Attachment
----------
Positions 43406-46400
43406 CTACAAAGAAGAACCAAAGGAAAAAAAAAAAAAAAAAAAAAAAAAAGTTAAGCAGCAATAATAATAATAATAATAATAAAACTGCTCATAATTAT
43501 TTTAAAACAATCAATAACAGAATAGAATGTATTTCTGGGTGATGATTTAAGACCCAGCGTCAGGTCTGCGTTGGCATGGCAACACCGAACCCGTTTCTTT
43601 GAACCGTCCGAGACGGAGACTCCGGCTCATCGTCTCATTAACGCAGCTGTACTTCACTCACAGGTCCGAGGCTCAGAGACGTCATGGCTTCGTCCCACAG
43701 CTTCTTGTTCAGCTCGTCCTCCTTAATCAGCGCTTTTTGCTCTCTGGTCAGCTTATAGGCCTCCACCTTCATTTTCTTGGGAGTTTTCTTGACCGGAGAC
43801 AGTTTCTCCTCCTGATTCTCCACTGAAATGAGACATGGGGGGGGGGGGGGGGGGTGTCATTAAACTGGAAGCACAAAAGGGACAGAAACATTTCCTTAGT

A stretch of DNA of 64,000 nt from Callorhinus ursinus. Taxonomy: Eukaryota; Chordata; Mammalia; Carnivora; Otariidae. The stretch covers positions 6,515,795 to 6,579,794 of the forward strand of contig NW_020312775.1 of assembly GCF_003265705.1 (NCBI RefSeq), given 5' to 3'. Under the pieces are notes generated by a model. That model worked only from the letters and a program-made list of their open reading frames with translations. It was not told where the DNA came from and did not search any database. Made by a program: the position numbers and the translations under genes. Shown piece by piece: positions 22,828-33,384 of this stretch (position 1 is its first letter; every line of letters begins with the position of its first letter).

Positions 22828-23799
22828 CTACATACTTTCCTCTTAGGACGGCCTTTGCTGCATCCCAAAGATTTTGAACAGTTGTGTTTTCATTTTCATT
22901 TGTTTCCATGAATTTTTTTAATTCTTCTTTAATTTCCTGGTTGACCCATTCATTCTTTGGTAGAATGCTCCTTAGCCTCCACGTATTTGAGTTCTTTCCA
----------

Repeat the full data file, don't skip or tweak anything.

Positions 43406-46400
43406 CTACAAAGAAGAACCAAAGGAAAAAAAAAAAAAAAAAAAAAAAAAAGTTAAGCAGCAATAATAATAATAATAATAATAAAACTGCTCATAATTAT
43501 TTTAAAACAATCAATAACAGAATAGAATGTATTTCTGGGTGATGATTTAAGACCCAGCGTCAGGTCTGCGTTGGCATGGCAACACCGAACCCGTTTCTTT
43601 GAACCGTCCGAGACGGAGACTCCGGCTCATCGTCTCATTAACGCAGCTGTACTTCACTCACAGGTCCGAGGCTCAGAGACGTCATGGCTTCGTCCCACAG
43701 CTTCTTGTTCAGCTCGTCCTCCTTAATCAGCGCTTTTTGCTCTCTGGTCAGCTTATAGGCCTCCACCTTCATTTTCTTGGGAGTTTTCTTGACCGGAGAC
43801 AGTTTCTCCTCCTGATTCTCCACTGAAATGAGACATGGGGGGGGGGGGGGGGGGTGTCATTAAACTGGAAGCACAAAAGGGACAGAAACATTTCCTTAGT

A stretch of DNA of 64,000 nt from Callorhinus ursinus. Taxonomy: Eukaryota; Chordata; Mammalia; Carnivora; Otariidae. The stretch covers positions 6,515,795 to 6,579,794 of the forward strand of contig NW_020312775.1 of assembly GCF_003265705.1 (NCBI RefSeq), given 5' to 3'. Under the pieces are notes generated by a model. That model worked only from the letters and a program-made list of their open reading frames with translations. It was not told where the DNA came from and did not search any database. Made by a program: the position numbers and the translations under genes. Shown piece by piece: positions 22,828-33,384 of this stretch (position 1 is its first letter; every line of letters begins with the position of its first letter).

Positions 22828-23799
22828 CTACATACTTTCCTCTTAGGACGGCCTTTGCTGCATCCCAAAGATTTTGAACAGTTGTGTTTTCATTTTCATT
22901 TGTTTCCATGAATTTTTTTAATTCTTCTTTAATTTCCTGGTTGACCCATTCATTCTTTGGTAGAATGCTCCTTAGCCTCCACGTATTTGAGTTCTTTCCA